On May 23, voters in Northern Ireland made history when they elected an all-women delegation to the European Parliament.
With 11 candidates vying for three seats, representative results could have suffered under a single-choice, winner-take-all or top-two electoral system. But thanks to the jurisdiction’s use of multi-winner RCV, referred to there as the single transferable vote, voters could express their views without the fear of split votes, drops in voter turnout between rounds, or a slim majority locking out all opposing viewpoints.
Northern Ireland was represented in the previous European Parliament by members of three different parties. One poll shortly before election day looked at likely vote transfers, asserting the two incumbents would be reelected and that a “strong favourite” had emerged from among the other contenders. This poll proved correct, with the third seat going to the leader of the Alliance party, a first in the group’s history.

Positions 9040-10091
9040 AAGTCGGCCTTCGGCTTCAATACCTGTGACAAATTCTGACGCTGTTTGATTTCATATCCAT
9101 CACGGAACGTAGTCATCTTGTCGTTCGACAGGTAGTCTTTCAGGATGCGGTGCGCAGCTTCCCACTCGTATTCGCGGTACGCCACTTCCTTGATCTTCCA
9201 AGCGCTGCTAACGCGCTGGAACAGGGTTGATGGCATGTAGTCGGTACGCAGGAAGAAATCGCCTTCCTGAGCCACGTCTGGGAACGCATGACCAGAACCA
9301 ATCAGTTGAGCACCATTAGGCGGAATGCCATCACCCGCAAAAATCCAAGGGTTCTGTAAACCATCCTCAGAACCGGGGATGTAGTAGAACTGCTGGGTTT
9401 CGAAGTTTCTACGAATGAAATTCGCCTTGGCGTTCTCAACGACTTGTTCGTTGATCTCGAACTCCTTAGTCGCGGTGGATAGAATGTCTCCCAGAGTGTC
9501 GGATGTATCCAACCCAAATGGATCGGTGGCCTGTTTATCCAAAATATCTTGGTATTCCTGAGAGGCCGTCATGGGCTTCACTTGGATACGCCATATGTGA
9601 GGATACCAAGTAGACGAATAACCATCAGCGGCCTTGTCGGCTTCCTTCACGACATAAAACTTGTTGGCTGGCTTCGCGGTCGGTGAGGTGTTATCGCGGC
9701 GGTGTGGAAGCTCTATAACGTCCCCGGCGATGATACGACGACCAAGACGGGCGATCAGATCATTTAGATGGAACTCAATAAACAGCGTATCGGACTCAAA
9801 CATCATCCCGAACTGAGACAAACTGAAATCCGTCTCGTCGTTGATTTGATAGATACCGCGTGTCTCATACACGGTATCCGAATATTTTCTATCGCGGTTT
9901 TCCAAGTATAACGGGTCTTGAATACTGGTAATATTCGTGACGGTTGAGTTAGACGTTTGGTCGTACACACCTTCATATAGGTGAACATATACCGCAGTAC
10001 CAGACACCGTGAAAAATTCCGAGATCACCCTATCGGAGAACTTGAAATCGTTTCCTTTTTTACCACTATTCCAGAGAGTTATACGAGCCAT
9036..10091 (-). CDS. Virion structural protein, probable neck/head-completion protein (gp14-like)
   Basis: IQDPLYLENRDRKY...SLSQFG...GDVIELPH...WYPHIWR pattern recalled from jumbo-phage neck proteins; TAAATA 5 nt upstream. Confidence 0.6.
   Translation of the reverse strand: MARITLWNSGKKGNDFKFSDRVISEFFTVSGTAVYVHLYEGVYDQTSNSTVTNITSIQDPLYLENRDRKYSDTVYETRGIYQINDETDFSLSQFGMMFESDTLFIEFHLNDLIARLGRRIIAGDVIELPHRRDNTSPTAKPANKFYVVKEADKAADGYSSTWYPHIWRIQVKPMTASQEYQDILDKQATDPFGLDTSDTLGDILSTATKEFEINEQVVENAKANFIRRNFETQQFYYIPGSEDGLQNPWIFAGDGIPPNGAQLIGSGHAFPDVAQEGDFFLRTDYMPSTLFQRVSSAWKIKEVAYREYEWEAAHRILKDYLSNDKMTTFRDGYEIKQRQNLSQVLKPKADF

Despite the continued uncertainty regarding the jurisidiction’s future relationship with its European neighbors, multi-winner RCV allowed voters from Northern Ireland to vote with the confidence that their voices would be heard, and the results of the election reflective of their many diverse communities.